Underlying the forecast is the UNECE¡¯s analysis of broader economic conditions in Europe which are projected to improve only very slowly over the next two years. For example, in a detailed analysis of construction sector growth throughout the UNECE region presented to the meeting, Delton Alderman of the US Department of Agriculture commented that ¡°it will be several years before we see robust growth. A key problem is that an excess inventory of housing and building stock in several countries such as the US, Spain, Ireland and the UK must first be absorbed¡±.
Specifically on Europe, Alderman noted the continuing existence of significant downside risks to economic recovery, notably the scale of national debt. On the other hand, he also showed that while the scale of new construction in Europe has declined dramatically over the last three years, spending on remodelling activity has remained remarkably stable. This suggests continuing opportunities for hardwoods in the refurbishment sector.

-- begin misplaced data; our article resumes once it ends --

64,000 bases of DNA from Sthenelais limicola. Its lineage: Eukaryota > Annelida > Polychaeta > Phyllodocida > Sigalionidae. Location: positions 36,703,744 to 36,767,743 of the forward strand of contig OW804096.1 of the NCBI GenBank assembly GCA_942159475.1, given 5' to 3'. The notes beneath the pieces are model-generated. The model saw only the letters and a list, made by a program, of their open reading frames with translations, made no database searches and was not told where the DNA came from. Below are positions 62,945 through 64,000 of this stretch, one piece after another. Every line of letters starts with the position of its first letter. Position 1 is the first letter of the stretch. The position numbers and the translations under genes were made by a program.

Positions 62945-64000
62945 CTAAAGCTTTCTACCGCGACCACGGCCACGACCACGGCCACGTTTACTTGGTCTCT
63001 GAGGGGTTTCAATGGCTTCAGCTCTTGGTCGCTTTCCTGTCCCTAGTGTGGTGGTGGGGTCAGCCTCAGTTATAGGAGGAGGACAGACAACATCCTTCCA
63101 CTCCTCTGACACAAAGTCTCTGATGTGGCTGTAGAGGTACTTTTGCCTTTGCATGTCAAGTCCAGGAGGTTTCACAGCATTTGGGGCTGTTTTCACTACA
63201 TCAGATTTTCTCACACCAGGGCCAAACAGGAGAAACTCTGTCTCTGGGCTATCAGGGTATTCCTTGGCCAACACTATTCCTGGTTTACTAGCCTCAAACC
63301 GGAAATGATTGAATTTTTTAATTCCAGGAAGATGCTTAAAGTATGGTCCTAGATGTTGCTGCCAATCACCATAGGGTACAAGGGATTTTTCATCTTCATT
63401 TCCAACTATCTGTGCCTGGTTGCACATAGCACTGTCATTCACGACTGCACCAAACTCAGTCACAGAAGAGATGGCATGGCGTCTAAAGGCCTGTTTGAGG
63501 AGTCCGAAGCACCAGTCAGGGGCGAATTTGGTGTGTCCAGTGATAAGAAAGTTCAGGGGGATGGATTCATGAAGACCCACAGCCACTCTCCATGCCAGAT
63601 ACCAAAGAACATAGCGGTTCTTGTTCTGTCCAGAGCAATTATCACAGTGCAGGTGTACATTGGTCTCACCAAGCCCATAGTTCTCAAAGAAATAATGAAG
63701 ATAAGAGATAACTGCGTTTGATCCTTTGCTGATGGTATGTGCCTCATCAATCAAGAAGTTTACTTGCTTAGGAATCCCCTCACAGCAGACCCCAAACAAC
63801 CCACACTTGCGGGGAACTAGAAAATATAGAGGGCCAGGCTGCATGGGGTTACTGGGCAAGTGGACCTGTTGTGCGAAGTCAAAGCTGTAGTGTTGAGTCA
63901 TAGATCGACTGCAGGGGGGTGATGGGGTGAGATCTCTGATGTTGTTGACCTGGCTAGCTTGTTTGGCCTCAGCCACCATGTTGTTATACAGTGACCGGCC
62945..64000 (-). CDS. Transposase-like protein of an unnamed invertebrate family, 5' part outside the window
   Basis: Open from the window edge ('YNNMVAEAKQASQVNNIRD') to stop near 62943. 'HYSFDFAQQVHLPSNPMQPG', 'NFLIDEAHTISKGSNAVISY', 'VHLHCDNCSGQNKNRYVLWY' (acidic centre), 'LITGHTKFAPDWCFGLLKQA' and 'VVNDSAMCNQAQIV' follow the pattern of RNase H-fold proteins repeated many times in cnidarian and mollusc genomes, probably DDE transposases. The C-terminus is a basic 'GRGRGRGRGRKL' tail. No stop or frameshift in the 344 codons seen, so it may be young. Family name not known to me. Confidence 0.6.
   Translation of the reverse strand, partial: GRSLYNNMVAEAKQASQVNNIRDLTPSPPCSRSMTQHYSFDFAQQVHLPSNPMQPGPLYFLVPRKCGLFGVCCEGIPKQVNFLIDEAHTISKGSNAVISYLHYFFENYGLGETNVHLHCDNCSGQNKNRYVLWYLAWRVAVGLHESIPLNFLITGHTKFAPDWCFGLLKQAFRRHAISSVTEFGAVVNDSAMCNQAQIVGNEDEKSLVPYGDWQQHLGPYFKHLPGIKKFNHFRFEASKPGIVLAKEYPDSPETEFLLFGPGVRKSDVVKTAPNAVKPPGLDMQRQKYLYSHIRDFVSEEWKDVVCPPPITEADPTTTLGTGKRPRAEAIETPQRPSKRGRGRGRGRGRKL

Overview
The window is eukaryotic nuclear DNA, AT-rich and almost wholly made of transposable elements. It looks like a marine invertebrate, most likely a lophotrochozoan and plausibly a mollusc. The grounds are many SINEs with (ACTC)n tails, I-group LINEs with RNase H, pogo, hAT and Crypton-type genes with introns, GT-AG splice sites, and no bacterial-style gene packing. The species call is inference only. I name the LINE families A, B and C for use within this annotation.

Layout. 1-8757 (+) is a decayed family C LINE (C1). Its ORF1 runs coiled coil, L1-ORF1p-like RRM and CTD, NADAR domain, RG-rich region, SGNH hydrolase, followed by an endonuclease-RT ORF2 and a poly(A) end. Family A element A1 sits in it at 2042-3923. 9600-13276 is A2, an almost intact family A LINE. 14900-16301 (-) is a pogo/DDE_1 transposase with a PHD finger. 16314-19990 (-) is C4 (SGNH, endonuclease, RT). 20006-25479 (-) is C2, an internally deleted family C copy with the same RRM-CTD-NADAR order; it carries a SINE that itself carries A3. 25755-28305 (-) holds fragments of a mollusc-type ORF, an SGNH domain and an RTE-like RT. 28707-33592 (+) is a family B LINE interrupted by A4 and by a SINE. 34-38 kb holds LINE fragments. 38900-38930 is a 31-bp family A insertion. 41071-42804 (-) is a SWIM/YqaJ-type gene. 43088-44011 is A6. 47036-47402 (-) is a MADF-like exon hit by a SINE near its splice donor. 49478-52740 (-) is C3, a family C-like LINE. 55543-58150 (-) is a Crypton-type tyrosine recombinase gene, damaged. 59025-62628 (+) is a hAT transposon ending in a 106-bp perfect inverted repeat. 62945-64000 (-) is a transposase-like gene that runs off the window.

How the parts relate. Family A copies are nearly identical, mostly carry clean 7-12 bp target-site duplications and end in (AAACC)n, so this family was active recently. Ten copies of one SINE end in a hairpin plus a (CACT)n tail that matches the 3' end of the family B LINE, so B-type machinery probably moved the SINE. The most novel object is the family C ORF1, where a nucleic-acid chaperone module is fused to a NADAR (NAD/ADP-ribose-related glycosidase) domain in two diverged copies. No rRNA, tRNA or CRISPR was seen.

African log imports into Nordenham hit record lows
The trade journal EUWID reports that timber handling at the port of Nordenham, the most important German port for imports of African hardwood logs, fell to record lows in 2009. Total timber imports through the port during 2009 stood at only 37,915 tonnes, a decline of 58% compared to the previous year. Timber import volumes through the port in 2009 were less than a third of the volume recorded in 2006. EUWID notes that imports of African wood through the port in 2010 have remained at very low levels and particularly affected by the Gabon log export ban imposed at the beginning of the year.